On a recent Wednesday, a dozen cast members of “Camelot” gathered in a circle in the basement rehearsal room of the Lincoln Center Theater. Fergie Philip, who plays Lord Sagramore and stands in for King Arthur, sat in the center chair, staring questioningly at the monologue from Shakespeare’s Titus Andronicus, Act V, Scene 1.
Beside him stood Dakin Matthews, who plays both Merlin and Pellinore, in cargo pants and a purple polo shirt. As Philip began to speak, Matthews narrowed his eyes and quietly said his words.
“I still curse that day—” Philip said, but was quickly interrupted by Matthews stabbing his finger in the air.
“You fell ‘that day,'” Matthews said, pointing to Philip’s wrong inflection.
Over the next two hours, Matthews guided the group through monologues of “Julius Caesar,” “Henry IV,” and “Macbeth,” roaming the room interrupting the performers to correct their pronunciation of “dose” and help them find “inner shapes” in the text.
“I feel like a monk keeping something alive in the Bible room,” Matthews said.
An 82-year-old theater veteran, Matthews has performed in over 200 shows worldwide, from Broadway to Madrid’s Spanish Theater. His life has become inseparable from the stage. In addition to his acting career, he has directed, translated and written a number of his own plays, many of which have been staged on the West Coast.
But my colleagues know Matthews best as a master of the complex world of Shakespeare’s plays, the man who teaches you exactly how to untangle the thorny sentences of “Henry IV.” Also, when I’m on the show, I often host workshops where young members can learn Shakespeare.
“It’s completely understood that there’s someone in this room who has a lot more experience than us, puts in more effort, and is performing on another level with a different talent than we are. And we all agreed, we knew, and we decided, ‘Yes, let me know,'” Philippe said.
Born in Oakland, California in 1940, Matthews grew up in a large Irish family. She met Shakespeare’s “Henry IV” in her second year of Catholic high school.
He hoped to enter the priesthood and moved to Rome to continue his religious education.
One summer in 1962 he traveled from Rome to Stratford, England, where he saw his first professional Shakespeare production. It was Peter Hall’s A Midsummer Night’s Dream. Matthews, then 21, was riveted.
“I was like, ‘Oh my God,'” he recalls. “It really felt like you were walking into a portal, you were entering another world.”
A seed has been planted. “This is something you can actually do,” he realized.
Back in Rome, he rallied other novice priests, bought costumes at a theater store, and directed two student plays, Julius Caesar and Henry IV.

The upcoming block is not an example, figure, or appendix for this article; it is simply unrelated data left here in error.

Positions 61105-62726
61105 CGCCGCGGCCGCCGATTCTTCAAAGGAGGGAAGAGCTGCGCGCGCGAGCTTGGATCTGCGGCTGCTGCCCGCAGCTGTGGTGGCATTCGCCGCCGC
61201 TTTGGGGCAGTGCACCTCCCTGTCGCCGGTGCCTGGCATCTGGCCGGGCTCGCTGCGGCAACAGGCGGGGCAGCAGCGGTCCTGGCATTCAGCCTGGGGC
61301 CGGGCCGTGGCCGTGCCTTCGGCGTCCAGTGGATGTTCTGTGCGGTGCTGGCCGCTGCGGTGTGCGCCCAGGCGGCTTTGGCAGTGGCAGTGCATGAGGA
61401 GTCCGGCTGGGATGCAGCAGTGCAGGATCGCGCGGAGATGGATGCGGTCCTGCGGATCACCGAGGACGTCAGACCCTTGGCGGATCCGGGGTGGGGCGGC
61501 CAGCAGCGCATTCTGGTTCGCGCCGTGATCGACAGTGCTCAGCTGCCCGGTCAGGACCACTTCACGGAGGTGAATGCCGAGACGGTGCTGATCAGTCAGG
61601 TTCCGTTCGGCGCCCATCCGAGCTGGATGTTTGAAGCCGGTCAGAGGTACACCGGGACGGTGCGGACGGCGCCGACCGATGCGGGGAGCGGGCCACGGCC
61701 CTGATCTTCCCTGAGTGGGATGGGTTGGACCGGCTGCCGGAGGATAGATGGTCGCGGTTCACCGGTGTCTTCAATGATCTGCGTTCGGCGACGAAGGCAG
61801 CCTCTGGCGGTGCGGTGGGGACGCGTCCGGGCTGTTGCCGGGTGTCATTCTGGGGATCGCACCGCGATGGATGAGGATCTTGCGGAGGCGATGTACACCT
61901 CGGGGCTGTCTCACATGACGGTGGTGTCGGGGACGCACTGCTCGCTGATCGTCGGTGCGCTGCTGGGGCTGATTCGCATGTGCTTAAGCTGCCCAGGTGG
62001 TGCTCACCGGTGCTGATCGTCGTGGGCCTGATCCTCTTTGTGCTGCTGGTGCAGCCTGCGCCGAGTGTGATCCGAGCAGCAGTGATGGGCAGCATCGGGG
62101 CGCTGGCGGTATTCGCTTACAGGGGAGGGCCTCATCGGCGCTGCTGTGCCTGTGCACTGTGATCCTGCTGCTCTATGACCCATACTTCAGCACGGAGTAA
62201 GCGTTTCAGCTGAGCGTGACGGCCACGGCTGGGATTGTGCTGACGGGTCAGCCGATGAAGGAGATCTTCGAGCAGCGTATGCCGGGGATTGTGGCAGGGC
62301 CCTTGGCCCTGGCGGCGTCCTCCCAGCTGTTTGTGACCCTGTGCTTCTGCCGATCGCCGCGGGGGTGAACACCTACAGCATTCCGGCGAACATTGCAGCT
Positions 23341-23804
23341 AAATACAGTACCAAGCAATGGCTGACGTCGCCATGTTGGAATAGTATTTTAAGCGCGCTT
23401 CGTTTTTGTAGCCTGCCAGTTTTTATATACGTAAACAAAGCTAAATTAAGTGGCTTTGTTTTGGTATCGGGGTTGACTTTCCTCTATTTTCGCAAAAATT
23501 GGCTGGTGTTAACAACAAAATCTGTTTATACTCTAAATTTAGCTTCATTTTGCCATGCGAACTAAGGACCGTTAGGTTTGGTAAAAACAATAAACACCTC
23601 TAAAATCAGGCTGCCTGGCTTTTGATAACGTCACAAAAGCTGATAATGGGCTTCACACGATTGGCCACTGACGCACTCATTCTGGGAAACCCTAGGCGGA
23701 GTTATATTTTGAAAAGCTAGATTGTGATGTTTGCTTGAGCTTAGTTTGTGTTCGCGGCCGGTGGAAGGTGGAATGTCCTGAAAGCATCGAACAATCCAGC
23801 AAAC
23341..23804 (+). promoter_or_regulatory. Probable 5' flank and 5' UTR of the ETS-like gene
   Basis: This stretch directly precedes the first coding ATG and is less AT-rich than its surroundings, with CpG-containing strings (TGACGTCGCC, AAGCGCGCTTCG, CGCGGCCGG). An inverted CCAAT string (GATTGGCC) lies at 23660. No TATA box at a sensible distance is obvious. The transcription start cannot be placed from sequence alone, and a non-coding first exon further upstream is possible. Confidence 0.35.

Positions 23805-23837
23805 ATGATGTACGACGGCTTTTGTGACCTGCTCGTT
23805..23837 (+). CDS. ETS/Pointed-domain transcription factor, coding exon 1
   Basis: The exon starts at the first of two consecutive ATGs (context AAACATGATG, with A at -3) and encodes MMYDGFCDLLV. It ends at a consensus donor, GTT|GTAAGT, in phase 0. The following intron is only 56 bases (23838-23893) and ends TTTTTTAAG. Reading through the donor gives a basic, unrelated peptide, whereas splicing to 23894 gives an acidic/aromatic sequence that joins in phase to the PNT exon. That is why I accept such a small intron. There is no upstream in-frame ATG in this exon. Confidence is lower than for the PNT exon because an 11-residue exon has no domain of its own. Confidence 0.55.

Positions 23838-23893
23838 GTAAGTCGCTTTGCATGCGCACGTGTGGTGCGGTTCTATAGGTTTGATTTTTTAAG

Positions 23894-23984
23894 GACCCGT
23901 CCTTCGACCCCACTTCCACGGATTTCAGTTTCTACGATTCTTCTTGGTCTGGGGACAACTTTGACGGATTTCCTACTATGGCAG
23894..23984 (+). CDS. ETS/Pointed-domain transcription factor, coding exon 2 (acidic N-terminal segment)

Matthews returned to the Bay Area and later completed a master’s degree in English at the East Bay, where he became a professor. In 1965, during his graduate studies, he won the role of Falstaff in Henry IV at the Marin Shakespeare Festival.
For the next 20 years, Matthews taught and rehearsed by day, and by night he appeared in shows around the Bay Area in a green Volkswagen Beetle. (He met his wife Anne McNaughton at the Santa Clara Shakespeare Festival in 1967.)
In 1990 he quit teaching and moved to Los Angeles, where he continued his acting work and began appearing in films and television such as Down Home, Soulman and The Jeff Foxworthy Show.
Matthews made his Broadway debut in 2003 in Henry IV. Ethan Hawke, who plays Hotspur, remembers watching in awe as Matthews argued with Kevin Kline, who played Falstaff, over text details.
“It’s like listening to Thoreau and Emerson arguing about the current state of humanity,” Hawke said. “It was life and death for them.”
Matthews’ earliest Shakespeare workshop for other actors was in Los Angeles in 2001 for the actors in Peter Hall’s Romeo and Juliet. He also held classes on Broadway productions of To Kill a Mockingbird and taught classes at New York’s Actors Center. As the closing night of Camelot on July 23 approached, Matthews resumed his workshop.
Philippe said that learning from Matthews has made his acting in “Camelot” more versatile.
“It gave me the opportunity to play a little more. I could find some new things in the character every night,” he said. “It just turns you into a smarter actor.”
Matthews said he doesn’t plan on quitting acting, but that he’s starting to feel his age after losing 20 pounds while starring in Camelot. His knees started to creak and his voice didn’t work as well as it used to.
“It felt like work for the first time,” he says. “It’s the first time I’ve seriously thought about retirement.”
For now, he intends to continue acting and mentoring younger generations of actors.
“We’re trying to fill the gaps and gaps,” he said. “And someone has to continue doing something in some way.”